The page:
In this condition, the lactose travels through the intestines and attracts more water until it reaches the colon, where it is fermented by bacteria and causes bloating. This can lead to symptoms such as bloating , abdominal pain and belching.
What helps to relieve bloated belly? If you suspect you are lactose intolerant, reducing your dairy intake can help eliminate symptoms of bloating. However, it is important to work with your doctor to rule out other causes before making any major changes to your diet.
4. what helps against flatulence: low FODMAP diet.
Irritable bowel syndrome (IBS) is a common digestive disorder characterized by symptoms such as abdominal pain, discomfort, diarrhea and constipation. About 66-90% of people with IBS also suffer from bloating. What to do about flatulence?
Numerous studies show that restricting certain carbohydrates called fermentable oligosaccharides, disaccharides, monosaccharides, and polyols (FODMAPs) can reduce bloating.
Foods high in FODMAPs include:
- Cereals: wheat and rye
- Dairy products: Milk, pudding, yogurt and soft cheeses
- Fruits: watermelon, apples, stone fruit, grapefruit, pears, mangoes, fruit juice and dried fruits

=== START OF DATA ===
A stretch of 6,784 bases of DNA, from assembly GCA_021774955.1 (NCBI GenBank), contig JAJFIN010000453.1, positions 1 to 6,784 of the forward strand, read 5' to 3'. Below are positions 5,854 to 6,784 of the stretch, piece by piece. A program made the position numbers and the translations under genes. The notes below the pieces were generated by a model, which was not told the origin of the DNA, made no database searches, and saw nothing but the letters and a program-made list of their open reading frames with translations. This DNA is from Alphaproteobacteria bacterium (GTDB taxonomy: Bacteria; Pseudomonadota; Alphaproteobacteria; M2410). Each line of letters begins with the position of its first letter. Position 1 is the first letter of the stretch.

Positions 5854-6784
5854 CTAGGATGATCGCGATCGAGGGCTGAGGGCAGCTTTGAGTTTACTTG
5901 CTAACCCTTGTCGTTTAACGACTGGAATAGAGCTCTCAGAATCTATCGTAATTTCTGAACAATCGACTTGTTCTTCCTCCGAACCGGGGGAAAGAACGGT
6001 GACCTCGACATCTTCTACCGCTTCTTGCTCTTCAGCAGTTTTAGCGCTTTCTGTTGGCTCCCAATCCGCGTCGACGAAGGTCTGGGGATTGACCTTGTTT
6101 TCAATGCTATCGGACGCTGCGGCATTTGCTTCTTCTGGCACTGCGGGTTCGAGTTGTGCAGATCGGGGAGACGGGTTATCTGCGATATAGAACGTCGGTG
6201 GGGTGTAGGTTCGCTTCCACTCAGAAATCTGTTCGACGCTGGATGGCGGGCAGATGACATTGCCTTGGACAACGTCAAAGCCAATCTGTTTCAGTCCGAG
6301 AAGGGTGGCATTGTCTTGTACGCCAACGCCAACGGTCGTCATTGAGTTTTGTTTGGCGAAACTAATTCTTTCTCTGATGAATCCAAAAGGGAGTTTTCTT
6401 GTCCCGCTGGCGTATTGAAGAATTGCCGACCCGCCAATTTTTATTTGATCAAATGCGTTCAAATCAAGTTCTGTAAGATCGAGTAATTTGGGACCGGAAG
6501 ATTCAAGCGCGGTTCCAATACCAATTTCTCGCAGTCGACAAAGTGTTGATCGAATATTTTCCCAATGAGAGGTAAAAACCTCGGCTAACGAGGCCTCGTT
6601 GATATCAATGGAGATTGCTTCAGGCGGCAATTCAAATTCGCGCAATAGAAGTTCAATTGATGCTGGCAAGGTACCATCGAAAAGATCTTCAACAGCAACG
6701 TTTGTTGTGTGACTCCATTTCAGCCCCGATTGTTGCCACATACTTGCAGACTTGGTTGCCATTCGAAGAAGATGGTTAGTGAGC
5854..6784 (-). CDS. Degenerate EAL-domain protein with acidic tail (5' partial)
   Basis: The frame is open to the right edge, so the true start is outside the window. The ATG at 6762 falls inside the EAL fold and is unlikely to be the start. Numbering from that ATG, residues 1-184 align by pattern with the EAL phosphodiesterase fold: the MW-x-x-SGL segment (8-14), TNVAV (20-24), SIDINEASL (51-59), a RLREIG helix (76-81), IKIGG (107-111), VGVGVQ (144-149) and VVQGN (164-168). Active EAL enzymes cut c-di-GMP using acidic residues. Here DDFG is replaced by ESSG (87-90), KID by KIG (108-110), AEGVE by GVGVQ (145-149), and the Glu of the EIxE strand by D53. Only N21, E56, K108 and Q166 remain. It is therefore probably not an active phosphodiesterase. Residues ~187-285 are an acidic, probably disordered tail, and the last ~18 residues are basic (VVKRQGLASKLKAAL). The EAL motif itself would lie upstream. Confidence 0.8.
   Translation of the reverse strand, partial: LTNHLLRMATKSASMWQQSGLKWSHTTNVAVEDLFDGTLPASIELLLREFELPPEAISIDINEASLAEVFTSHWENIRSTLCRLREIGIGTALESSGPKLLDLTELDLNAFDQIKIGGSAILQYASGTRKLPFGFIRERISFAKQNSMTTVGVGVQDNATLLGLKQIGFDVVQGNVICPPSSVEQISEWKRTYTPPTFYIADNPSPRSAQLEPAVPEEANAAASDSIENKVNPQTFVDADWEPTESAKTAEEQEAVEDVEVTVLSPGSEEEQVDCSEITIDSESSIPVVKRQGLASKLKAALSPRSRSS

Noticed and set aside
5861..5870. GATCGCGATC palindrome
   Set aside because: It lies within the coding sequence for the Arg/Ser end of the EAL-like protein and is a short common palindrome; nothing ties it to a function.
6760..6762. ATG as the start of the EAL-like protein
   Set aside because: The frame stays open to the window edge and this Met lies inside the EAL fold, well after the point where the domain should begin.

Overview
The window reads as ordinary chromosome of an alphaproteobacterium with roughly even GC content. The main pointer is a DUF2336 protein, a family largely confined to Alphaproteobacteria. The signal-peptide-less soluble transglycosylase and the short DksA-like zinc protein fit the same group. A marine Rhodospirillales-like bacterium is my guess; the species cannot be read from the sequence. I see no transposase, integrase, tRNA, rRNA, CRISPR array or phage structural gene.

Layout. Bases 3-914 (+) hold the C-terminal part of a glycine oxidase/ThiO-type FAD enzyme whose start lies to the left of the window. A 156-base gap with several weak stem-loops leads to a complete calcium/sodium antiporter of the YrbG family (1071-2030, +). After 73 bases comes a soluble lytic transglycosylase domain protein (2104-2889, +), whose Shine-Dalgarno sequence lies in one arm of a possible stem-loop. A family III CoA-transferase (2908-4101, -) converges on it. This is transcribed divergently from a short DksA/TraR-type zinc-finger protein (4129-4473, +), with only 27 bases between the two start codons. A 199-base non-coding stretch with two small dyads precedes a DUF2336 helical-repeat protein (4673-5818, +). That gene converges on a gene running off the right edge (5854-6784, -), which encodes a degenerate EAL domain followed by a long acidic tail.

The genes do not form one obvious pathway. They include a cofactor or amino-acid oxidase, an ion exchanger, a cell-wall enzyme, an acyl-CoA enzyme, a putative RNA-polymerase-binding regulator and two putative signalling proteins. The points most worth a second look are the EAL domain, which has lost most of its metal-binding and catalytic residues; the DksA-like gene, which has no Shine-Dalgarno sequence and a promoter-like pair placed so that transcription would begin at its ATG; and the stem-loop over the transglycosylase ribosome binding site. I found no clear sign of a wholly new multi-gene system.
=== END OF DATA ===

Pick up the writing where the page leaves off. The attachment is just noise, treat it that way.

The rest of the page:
- Vegetables: onions, garlic, leeks, artichokes, asparagus, peas, lentils, mushrooms, cauliflower, sugar snap peas and Brussels sprouts
- Nuts: Cashew nuts and pistachios
- Other: sugar-free chewing gum and honey.
Low-FODMAP diets are quite restrictive for several weeks before gradually reintroducing the excluded foods to determine which foods you can tolerate and which you cannot.
5. smaller portions and limiting salty and fatty foods.
Large portions can stretch the stomach and cause gases and solids to build up in the intestines, leading to bloating and gas. The more indigestible or poorly digestible carbohydrates the food contains , the more gas the body produces in the colon. In addition, high salt consumption has been shown to contribute to water retention in the intestines and bloating.
Finally, large amounts of fats in the intestines can retain gas and increase the feeling of bloating. This could be why many people complain of bloating after fatty meals.
6. avoid rapid weight gain.
Rapid weight gain is associated with bloating for several reasons. First, an accumulation of fat in the stomach area can constrict the intestines, increasing tension and contributing to bloating. In addition, fat can promote inflammation and contribute to hypersensitivity of your intestines.
Finally, unwanted weight gain can cause you to draw attention to your stomach area, which can increase your perception of bloating. If you are overweight or obese and suffer from bloating, it may be beneficial to try some healthy weight loss strategies – such as exercising and limiting portion sizes.